Finnair brings low carbon biofuel to long haul flights

The airline had previously trialled biofuels in 2011
The airline had previously trialled biofuels in 2011 Copyright Jyrki KomulainenPhotographer: Jyrki Komulainen
By Rachel Graham
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It is funded by an initiative allowing passengers to donate towards biofuel - which can cost five times more than regular jet fuel.


Finnair has flown its first biofuel flights backed by its ‘Push for Change’ carbon cutting initiative this week.

The move came as one of the final pushes as Finnair aims to cut its CO2 emissions per kilometre flown by 17% between 2013 and 2020.

On 5 and 7 August, the Finnair flight from San Francisco bound for Helsinki used a biofuel mix of 12%. The move would reduce CO2 output by 16 tonnes per flight, said the airline. Biofuel has the capacity reduce emissions by 60–80 % when compared to the same amount of fossil fuel.

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The sustainable biofuel is provided by SkyNRG and World Energy and made from used cooking oil in California. The carrier confirmed the choice meant its fuel needs wouldn’t compete with food production or the agriculture industry.

“The launch of our Push for Change initiative was an important step for Finnair in order to provide our customers with the opportunity to conveniently offset or decrease the emissions from their travel,” said Finnair’s senior vice president for communications and corporate responsibility, Arja Suominen.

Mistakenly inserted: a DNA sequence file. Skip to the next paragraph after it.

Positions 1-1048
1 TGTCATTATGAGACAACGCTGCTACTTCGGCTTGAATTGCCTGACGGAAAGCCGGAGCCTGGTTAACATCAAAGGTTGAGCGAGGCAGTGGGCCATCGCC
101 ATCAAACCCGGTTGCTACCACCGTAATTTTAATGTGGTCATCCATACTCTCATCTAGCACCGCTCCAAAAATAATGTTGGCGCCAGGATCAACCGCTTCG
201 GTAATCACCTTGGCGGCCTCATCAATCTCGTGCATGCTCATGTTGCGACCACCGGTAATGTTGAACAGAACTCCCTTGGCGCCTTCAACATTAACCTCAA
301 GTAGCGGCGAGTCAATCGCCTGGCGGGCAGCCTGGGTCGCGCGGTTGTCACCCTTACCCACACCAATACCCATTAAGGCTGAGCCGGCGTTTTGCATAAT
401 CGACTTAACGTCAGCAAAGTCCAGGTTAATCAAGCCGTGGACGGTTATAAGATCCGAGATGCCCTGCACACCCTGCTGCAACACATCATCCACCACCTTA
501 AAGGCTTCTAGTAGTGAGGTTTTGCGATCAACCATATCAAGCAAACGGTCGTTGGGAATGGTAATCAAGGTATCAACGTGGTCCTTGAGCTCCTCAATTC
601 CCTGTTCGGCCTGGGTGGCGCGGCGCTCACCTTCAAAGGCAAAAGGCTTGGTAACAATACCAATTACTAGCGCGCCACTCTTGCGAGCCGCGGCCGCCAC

Second attempt

Finnair had previously launched biofuel flights between Amsterdam and Helsinki in 2011, with a 50/50 mix of biofuel made from waste vegetable oil and conventional jet fuel.

Lufthansa, KLM, Thomson Airways and Singapore Airlines are among the other big names to have trialled various biofuels.

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“We have been pleased with the early phases of the initiative so far and we are now excited to move forward and fly our two first biofuel flights supported entirely by the Push for Change contributions,” added Suominen.

Finnair’s Push for Change scheme also offers travellers the option to offset their carbon emissions, as well as purchasing biofuel for future flights, as it is currently three to five times as expensive as traditional fuel, according to the company.

It has also invested in a new fleet of fuel-efficient Airbus A350 aircraft that generate 25% less emissions than the previous generation, as well as reducing weight taken on board.

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